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Alaska Teacher Certification and Career Guide

The Alaska Department of Education and Early Development (DEED) oversees the Alaska teacher certification process. Teaching in Alaska K-12 schools requires an active teaching certificate issued by DEED.

The main steps for the traditional path to teacher certification in Alaska are:

  1. Complete a state-approved bachelor’s degree with a teacher preparation component.
  2. Complete a student teaching placement.
  3. Pass the required teacher certification exams.
  4. Apply for an initial teaching certificate.
  5. Upgrade your license.

Continue reading to learn more about the traditional certification pathway in Alaska.

Table of Contents

Steps to Become a Teacher in Alaska
Teacher Certification Renewal
Adding Subjects or Grades to a Certificate
Teaching License Reciprocity
Related Licenses
Teacher Outlook, Salary, and Jobs
Additional Resources
Frequently Asked Questions


How to Become a Teacher in Alaska

This section details the steps to receive an initial educator license in Alaska via the traditional licensing route. Alaska, like many states, uses a tiered licensing program:

  • Initial Two- or Three-Year Teacher Certificate: New teachers who have met Alaska’s certification requirements will receive an Initial Two-Year Teacher Certificate. This certificate is good for two years, with a one-year extension available for teachers who complete the required Alaska studies and multicultural coursework. Applicants who qualify for the Initial Two-Year certification and have already completed the required Alaska coursework are eligible for the Initial Three-Year Teacher Certificate, which is not renewable.
  • Initial Five-Year Teacher Certificate: Teachers who have previously held an initial certificate but do not have two years of teaching experience can apply for an Initial Five-Year Teacher Certificate. Application requirements are the same as those for other initial certificates. The Initial Five-Year Teacher Certificate is renewable.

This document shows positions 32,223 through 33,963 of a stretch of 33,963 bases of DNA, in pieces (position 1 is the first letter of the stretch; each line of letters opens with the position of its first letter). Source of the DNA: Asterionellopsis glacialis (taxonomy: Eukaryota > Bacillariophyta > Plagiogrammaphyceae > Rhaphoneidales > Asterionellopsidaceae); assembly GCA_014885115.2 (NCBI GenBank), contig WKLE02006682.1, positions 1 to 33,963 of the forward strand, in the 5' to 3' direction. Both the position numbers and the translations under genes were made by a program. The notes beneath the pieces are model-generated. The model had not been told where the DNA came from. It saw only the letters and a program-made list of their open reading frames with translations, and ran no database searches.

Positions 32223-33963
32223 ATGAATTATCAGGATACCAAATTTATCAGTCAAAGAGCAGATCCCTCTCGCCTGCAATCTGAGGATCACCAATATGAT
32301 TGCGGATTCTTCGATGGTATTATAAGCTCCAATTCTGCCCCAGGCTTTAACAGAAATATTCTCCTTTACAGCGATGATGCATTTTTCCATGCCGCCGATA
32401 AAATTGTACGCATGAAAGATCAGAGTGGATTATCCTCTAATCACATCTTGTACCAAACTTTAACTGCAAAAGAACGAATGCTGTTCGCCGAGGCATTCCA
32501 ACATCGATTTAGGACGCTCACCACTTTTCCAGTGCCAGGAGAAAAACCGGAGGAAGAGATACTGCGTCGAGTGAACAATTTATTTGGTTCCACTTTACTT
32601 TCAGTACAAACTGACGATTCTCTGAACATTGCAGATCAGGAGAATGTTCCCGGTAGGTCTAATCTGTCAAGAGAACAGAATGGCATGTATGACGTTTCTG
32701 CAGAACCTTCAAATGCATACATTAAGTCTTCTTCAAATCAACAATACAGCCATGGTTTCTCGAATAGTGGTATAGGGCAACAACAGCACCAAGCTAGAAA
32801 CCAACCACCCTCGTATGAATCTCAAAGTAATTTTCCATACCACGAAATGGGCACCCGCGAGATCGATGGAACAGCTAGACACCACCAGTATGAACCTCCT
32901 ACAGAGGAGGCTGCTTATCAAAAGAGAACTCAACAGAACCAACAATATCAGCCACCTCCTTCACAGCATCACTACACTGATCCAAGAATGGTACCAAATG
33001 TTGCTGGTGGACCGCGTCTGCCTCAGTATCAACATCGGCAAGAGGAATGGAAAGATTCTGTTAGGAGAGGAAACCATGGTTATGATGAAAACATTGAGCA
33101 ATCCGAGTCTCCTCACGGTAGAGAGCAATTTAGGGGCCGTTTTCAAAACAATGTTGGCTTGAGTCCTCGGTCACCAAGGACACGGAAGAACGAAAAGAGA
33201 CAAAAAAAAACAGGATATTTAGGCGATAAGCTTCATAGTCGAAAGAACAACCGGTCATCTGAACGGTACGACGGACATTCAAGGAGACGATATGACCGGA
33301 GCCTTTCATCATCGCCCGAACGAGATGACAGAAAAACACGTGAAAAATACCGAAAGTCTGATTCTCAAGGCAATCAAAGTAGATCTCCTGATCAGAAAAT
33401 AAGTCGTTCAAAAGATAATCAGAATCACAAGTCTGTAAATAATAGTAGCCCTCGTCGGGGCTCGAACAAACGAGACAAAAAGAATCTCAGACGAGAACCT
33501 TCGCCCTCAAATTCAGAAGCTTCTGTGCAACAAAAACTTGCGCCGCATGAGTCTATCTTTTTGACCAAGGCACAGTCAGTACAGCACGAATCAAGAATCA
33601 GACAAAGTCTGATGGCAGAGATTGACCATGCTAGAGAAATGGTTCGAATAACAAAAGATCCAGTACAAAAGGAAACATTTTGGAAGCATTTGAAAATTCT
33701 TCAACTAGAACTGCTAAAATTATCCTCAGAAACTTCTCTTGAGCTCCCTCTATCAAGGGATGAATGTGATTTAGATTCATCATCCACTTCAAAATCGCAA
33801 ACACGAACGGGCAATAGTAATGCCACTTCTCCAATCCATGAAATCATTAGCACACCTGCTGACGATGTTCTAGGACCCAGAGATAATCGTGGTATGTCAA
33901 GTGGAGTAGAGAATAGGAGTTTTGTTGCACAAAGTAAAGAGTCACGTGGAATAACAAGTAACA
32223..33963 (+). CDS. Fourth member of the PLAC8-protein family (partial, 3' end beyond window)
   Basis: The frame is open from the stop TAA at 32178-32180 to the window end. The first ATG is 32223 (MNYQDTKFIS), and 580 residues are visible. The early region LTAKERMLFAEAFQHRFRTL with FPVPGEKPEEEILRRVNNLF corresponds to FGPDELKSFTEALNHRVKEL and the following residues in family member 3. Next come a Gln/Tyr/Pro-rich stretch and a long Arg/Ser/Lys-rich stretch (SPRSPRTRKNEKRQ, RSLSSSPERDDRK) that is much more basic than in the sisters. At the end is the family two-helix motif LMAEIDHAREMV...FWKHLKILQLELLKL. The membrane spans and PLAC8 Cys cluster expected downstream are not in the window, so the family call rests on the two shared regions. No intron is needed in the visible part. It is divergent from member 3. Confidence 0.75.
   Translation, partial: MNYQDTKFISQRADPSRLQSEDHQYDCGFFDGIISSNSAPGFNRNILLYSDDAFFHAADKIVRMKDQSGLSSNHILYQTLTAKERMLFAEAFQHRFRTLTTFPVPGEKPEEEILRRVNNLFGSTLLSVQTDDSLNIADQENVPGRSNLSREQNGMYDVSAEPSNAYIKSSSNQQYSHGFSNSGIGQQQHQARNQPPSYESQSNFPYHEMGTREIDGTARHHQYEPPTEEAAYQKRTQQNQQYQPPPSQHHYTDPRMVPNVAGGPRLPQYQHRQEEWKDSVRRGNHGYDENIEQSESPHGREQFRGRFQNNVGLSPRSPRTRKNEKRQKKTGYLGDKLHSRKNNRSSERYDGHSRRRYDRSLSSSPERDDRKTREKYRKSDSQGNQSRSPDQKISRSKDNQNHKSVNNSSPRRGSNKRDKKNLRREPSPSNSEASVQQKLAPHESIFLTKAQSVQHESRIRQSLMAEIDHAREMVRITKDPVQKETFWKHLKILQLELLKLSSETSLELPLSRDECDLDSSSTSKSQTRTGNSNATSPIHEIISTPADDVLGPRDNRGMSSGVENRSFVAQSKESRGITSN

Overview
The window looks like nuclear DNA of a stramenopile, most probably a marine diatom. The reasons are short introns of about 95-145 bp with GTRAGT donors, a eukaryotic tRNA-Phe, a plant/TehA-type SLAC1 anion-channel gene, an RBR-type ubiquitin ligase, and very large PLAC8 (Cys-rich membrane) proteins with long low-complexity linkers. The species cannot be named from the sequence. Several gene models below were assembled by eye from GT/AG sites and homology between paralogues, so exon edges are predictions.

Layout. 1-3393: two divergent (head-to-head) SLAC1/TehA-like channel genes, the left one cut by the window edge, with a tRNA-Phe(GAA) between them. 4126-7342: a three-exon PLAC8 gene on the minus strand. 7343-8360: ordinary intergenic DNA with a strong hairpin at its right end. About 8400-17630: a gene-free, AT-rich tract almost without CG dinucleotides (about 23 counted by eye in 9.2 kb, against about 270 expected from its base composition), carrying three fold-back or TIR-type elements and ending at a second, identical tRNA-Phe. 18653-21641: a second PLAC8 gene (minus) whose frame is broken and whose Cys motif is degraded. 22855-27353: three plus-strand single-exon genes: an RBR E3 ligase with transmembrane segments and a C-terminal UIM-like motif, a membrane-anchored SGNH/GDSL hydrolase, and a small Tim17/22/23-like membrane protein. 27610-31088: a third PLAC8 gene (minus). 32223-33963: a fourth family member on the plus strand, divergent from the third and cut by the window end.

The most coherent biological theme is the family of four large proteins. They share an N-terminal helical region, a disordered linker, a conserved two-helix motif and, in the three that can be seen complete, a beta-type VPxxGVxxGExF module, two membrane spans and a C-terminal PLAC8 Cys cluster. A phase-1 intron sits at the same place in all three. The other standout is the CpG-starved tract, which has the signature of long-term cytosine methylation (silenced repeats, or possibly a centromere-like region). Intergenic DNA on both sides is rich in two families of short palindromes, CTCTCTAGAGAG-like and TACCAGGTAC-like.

• Initial Program Enrollment Teacher Certificate: Teachers who have their bachelor’s degree, are enrolled in a teacher preparation program, have passing scores on the required tests, and have five years of experience in their teaching subject can qualify for an Initial Program Enrollment Teacher Certificate. This certificate is only for candidates who have been offered a certified teaching position by an Alaska school district. This certificate is good for one year but may be extended twice for up to two additional years.
  • Professional Teacher Certificate: Teachers who have at least two years of experience can upgrade to a Professional Teacher Certificate, the standard license for Alaska educators. Professional Teacher Certificates are good for five years and are renewable.
  • Master Teacher Certificate: Educators who meet the requirements for a professional teacher certificate can obtain National Coard Certification from the National Board for Professional Teaching Standards (NBPTS) to earn a Master Teacher Certificate. Master Teacher Certificates are good for five years and renewable.

If you are a bachelor’s degree holder who has yet to complete a teacher preparation program, check out our guide to alternative teacher certification in Alaska.

1. Earn a bachelor’s degree that includes an approved teacher preparation program.

Candidates for a teaching certificate in Alaska must obtain a bachelor’s degree from an accredited university. The major for the bachelor’s degree will depend on the grade level and subject to be taught. All prospective teachers will also complete one of Alaska’s state-approved educator preparation programs, usually as part of the bachelor’s degree.

You can compare key metrics for state-approved teacher preparation programs on our Alaska schools page. You can also read about two important accreditations to consider, institutional accreditation and programmatic accreditation, on our teaching schools guide.

2. Complete a student teaching placement.